How I Feel About Trump Bombing My Home Of Syria

I don’t know how to feel.
04/19/2017 10:39 am ET Updated Apr 19, 2017
Damascus was a thriving city of five million people. Photo by Karim Shamsi-Basha
Damascus was a thriving city of five million people. Photo by Karim Shamsi-Basha

 

The definition of the word ‘Neutral’: “Not helping or supporting either side in a conflict or disagreement.”

Some people are commending Trump on the missile attack on Syria last week, some are condemning it, and some are in between. I rarely find myself neutral on anything Trump does. I can truly say one hundred percent of anything Trump does is wrong all the time, since time began, and for the rest of time.

However . . .

The Situation

Trump bombed my country of birth last week.

Yes, my mother and sister live in Damascus less than two hours away. Yes, the dictator president used chemical weapons in Khan Sheikhoun, yes, Russia supported him and tried to destroy the evidence by bombing the hospital treating the people affected. And yes, Bashar Al-Assad killed 80 people including children and injured many more.

Yes, he has done it in the past, and yes, he will do it again.

The Syrian civil war has been boiling for six years since the Arab Spring began in 2011, when a young boy spray-painted some anti-government graffiti on his school wall in the Southern city of Dara’a. Nearly half a million people are dead and there are over six millions refugees, and millions more without homes and without dreams of a descent life.

Oh yeah, one more thing: Trump wants to ban refugees from Syria, at the same time he’s bombing it.

Boy Scouts

I used to go camping with the boy scouts near the area where the chemical attacks took place. The Idleb province is stunning with history of ancient kingdoms dating back to the bronze age. We loved the mountains of Idleb and Kassab and the beautiful North West of Syria.

I remember on one campout, I stood guard at night freezing and counting the minutes till the end of my shift, where the warm sleeping bag awaited. We had to guard the tents at night from wild animals and wild people.

This was during my Eagle Scout training. We camped for a week with no food, just water. We ate leaves and grass and hunted a couple of creatures, Ahmmm, fat rats, but all in al the trip was fascinating. I learned a piece of Syrian history like the tablets with Samaritan writings dating back to 2500 BC.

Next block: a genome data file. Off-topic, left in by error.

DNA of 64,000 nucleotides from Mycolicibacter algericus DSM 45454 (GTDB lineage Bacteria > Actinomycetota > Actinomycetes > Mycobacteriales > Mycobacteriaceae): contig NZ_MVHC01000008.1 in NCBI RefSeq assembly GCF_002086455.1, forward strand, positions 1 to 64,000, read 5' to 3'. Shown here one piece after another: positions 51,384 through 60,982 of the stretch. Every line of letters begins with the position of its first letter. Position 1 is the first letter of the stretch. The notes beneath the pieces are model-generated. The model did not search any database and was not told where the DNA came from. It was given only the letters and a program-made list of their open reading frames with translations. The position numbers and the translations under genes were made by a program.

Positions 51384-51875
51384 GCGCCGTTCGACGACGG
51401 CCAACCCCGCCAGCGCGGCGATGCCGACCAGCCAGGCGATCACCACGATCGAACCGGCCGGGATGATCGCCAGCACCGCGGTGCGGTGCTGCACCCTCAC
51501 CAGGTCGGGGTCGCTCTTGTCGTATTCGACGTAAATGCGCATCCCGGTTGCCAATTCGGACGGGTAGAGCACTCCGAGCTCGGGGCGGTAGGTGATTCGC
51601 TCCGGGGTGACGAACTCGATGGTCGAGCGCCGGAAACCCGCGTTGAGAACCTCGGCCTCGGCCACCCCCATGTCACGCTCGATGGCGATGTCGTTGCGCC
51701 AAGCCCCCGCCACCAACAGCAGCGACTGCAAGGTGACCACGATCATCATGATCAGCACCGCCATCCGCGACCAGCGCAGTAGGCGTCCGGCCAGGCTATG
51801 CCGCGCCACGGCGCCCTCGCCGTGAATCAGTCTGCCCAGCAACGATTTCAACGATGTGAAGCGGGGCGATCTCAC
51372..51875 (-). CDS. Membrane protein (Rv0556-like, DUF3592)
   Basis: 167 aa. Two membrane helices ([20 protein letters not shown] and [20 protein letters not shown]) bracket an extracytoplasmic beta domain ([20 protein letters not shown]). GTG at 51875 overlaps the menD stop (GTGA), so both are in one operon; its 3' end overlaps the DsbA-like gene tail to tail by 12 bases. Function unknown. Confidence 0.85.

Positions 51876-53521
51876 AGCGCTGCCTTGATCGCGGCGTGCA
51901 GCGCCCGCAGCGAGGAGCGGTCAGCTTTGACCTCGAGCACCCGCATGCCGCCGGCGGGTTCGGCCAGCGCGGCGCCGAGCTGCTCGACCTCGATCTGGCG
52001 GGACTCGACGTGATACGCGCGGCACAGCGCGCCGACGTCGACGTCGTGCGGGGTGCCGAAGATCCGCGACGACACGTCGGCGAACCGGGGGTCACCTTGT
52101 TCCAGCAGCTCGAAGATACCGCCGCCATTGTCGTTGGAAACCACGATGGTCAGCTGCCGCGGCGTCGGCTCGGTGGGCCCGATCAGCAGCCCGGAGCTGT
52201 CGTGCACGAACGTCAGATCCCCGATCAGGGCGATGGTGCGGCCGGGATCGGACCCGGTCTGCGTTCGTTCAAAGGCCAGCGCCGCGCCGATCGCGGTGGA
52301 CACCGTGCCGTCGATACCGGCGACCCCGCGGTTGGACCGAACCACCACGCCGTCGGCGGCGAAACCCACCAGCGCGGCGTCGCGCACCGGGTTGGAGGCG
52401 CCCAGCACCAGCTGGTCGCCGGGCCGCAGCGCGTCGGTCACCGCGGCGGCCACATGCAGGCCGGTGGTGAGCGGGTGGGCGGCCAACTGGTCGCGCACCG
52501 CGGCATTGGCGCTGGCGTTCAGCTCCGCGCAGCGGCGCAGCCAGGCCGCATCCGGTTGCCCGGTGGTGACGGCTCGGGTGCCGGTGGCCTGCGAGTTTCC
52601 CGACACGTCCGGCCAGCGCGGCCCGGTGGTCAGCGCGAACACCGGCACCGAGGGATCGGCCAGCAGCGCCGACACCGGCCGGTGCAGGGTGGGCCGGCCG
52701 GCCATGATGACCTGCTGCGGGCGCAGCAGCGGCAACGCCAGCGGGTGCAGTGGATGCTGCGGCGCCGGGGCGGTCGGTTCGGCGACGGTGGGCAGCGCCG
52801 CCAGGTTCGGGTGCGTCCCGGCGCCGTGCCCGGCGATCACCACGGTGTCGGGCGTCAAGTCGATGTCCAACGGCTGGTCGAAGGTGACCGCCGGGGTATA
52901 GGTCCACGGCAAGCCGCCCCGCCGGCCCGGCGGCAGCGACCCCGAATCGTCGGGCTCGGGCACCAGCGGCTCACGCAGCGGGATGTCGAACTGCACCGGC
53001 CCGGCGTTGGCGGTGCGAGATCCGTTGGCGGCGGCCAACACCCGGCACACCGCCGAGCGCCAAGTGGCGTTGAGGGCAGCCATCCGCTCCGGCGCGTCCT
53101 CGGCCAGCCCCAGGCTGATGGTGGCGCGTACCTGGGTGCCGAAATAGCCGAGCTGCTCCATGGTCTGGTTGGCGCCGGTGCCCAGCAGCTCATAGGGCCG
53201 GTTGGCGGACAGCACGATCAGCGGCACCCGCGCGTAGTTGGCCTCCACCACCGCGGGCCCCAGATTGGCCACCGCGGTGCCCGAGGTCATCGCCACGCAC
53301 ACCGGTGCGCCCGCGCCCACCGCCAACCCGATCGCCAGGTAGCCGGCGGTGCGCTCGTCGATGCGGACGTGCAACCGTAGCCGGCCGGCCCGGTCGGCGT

Mom and Sister

Yesterday I spoke with my mother, Laila, and sister, Mimi, both living in Damascus, and asked them how they felt about the American bombing of the Shayrat airbase. Word for word, this is what my sister said:

“I don’t know Karim, someone needs to do something, but I just don’t know how to feel.”

Someone needs to do something.

I don’t know how to feel.

My sentiments exactly. I have watched the world observe the carnage in my country for six years.

Am I glad someone is acting to hopefully end the civil war?

The answer is an emphatic yes.

Am I worried this is a one-time act that will mean very little in the long run, and only serve as a provocation for Assad and the Russians to do more killing?

The answer is a sad yes.

Many have asked how I felt about the US intervention. I am a writer, but I am out of words.

Nothing can describe my feelings. I want this dictator and his supporting team of bloodthirsty mongrels stopped. I want things in Syria to go back to the way they were when we camped in Idleb and hunted for berries and fat rats.

I want my mom and sister to be safe.

At the same time, I don’t want WWIII to begin in my backyard.

World Peace

Which brings me to this: Why can’t the world sit Bashar Al-Assad at the table and tell him to stop, “You are outta ‘here.’ And then throw him in jail and appoint a moderate to clean the country from the idiots trying to claim power, like ISIS and other factions.

It’s a difficult question to answer.

Don’t we have a United Nations? Aren’t there rules of how presidents should govern? Shouldn’t the entire world intervene?

It’s not that simple, one might say. I will grant the situation in Syria is complicated. But why shouldn’t it be this simple?

Yeah yeah, I reside somewhere up in the clouds, nearly at 30,000 feet - where there is no war and no bloodshed. There are no sad tears, only beautiful but very cold atmosphere void of conflicts / full of peace. Up where I live, the night sky is vivid with calm and eerie sounds of silence. There is no noise of bombs and babies crying as they rip their skin affected by the chemical weapons off their little bodies.

There is only serenity.

Perhaps this should be in the manual for World Leader training: To spend a few days up here and realize what this life is all about. To learn the nuances of love and hope and joy and big smiles and tight hugs. To know about a world without conflict, and a world full of goals and cooperation and accomplishments and getting along. A world of Coexistence.

Why would anyone drop chemical weapons on civilians?

At 30,000, that would be a glimmer of a sad past where humans fought each other over territory and power, where humans killed each other over lines in the sand, and where they murdered civilians just because they could.

The present knows none of these gruesome acts.

I will go the grave preaching these values and morals. Maybe one day a world leader might read this and realize something has to be done.

Coexist

My definition of the word ‘Coexist’: To live on this tiny ball hurtling through space for only one purpose – Love.

OK, back to Neutral.

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